Wednesday, March 16, 2011

Math Battle or Teaching Textbooks

Ok, my husband has gently mentioned before that I seem heavy handed in my posts about the struggles of homeschooling, he is right. After this I will try to think of a positive posts, but here is one more:

Next year I was thinking about getting an independent math or language arts program, so I will have time to teach the boys their reading and math. Though, I have felt concerned over the scholastic level of the independent programs. I do not want something that will make my kid a lemming or pencil resistant (hates learning). So, I felt concerned, torn and had a lot of questions.

However, math time has gotten so bad with my oldest, I think I need to switch now. She has a hard time learning math skills, and so hates math. I think doing math actually gives her a tension headache. Teaching Textbooks seems like it may be a great solution for us, though it is a grade or 2 behind in grade level. My daughter is behind anyway, so it might be a good fit for her. She enjoyed the on-line sample lesson, you can find them on their website.

Here is a really good review on Teaching Textbooks by a math tutor:
Time used: one year
Your situation:
started homeschooling middle of last year, went through all the popular math currics, none work for my 10 yr old who is diagnosed with dyscalculia, this year we also decided to homeschool our 8 yr old.

Why you liked/didn't like the book:
I will give the good first, this computer program has worked well for my 5th grader. We used the 4th grade cdroms. My son would cry at school during a math lesson and once we started homeschooling with Saxon and other like that he started banging his head on table, just pulling out the math book sent him into a major melt down. I am confident that this program is a perfect fit for my 10 yr old. 5 days a week he completes one lesson on his own without a fight. I did have to sit beside him for about three months everyday before he was confident on his own. I highly suggest this for kids that seem to have problems with math computations or have anxiety when you pull out a math book.

Now the bad, and this is really bad. I am a math tudor for several public school stundents. This program claims to be the best homeschool math for the 21st century, yet it is a good 2 yrs behind. When I called to ask about this, the lady just blew me off and laughed, "Our program follows state standards." I let her know that I am a math AND standardized tudor for 3 states. I explained that I loved their product; however they need to add so much. If you do use this product, contact your local school district and request a copy of their math standardized test prep. Each state gives each child a s.t.p workbook that has one or two questions that are required for that year. If you only use these product your child will not be considered grade level if you had to put them back in school or wanted them tested, for most homeschool families we are not concerned with "keeping up" with public school. I think those test prep workbooks are only helpful to children if you take time to go over each concept. All my students say that their teacher spent on day on several pages, one page can have up to 5 different concepts. If you can get one of these workbooks, talk your time, use the Teaching Textbooks for "happy time" math everyday and take one concept from the state standard workbook, go over it until your child really gets it. Homeschoolers are not slaves to government produced standards. We have learned that children and ready when they are ready, enforcing concepts too soon, too fast can change a child forever. My 5th grade students are doing stem and leaf proability graphs, which is not explored in this product. Also 5th grade students are required to know mode, median, average. This product has this in their 7th grade program.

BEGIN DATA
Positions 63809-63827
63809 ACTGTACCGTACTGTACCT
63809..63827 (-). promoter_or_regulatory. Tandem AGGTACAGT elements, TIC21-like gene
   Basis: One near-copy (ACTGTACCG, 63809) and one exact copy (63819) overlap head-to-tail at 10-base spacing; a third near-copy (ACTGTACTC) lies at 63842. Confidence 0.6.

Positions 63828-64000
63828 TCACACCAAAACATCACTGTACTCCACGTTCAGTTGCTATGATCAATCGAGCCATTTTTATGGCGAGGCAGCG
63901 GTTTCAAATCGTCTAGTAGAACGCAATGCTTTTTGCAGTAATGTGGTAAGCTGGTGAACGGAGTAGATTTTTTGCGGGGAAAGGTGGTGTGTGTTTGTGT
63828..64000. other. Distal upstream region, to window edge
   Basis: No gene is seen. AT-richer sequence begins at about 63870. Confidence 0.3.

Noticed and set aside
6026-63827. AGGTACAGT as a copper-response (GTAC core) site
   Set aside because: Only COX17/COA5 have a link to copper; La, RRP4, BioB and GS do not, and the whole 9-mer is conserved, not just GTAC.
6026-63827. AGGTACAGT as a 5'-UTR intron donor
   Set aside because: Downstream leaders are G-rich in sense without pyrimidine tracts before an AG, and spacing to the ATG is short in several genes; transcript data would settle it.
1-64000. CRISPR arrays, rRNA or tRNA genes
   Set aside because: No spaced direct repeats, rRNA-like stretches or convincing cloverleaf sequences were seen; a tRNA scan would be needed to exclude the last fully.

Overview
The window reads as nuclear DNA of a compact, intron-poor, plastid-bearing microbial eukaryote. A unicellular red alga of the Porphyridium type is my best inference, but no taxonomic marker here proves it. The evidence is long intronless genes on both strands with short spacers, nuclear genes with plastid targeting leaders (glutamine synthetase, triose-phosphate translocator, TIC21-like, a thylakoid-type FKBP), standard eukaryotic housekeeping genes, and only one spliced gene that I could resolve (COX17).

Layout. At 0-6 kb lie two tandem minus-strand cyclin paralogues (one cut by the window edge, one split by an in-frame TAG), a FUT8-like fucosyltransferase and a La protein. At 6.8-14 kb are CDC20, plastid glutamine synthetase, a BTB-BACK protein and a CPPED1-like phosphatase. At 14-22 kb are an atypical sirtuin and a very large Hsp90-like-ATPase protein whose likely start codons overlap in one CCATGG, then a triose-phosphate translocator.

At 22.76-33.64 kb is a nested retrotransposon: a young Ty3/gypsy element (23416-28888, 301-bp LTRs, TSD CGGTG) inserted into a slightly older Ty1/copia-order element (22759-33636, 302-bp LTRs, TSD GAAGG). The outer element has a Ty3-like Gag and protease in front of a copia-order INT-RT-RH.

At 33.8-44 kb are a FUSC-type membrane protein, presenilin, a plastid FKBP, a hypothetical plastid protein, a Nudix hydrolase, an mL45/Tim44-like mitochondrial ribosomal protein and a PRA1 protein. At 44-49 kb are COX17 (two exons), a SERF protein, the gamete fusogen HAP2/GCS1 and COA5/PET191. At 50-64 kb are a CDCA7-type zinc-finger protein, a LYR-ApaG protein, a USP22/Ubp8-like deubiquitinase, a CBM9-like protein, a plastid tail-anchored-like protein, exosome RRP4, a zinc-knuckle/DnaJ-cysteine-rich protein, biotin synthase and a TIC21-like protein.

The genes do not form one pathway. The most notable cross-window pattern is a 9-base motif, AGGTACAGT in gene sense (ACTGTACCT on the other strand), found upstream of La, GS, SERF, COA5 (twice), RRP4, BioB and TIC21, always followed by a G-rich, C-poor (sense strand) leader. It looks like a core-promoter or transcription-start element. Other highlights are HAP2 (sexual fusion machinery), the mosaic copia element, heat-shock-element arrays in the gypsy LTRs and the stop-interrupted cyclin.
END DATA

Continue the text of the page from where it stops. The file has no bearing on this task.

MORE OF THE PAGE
To sum it up, my 5th grade LD student is doing the 4th grade lessons, my 2nd grade student is also using the 4th grade lessons. As with any homeschool product, it's not going to fit the perfect mold with state standards. If state standards worked for our kids, we would put them back in school.

Any other helpful hints:
Know what is important to you. Do you want your child to pull out their laptop and do their math lesson on their own, then you can go back and check the grade book
do you want to keep up, keep up, until your child is banging their head on the table?

Review left February 12, 2010

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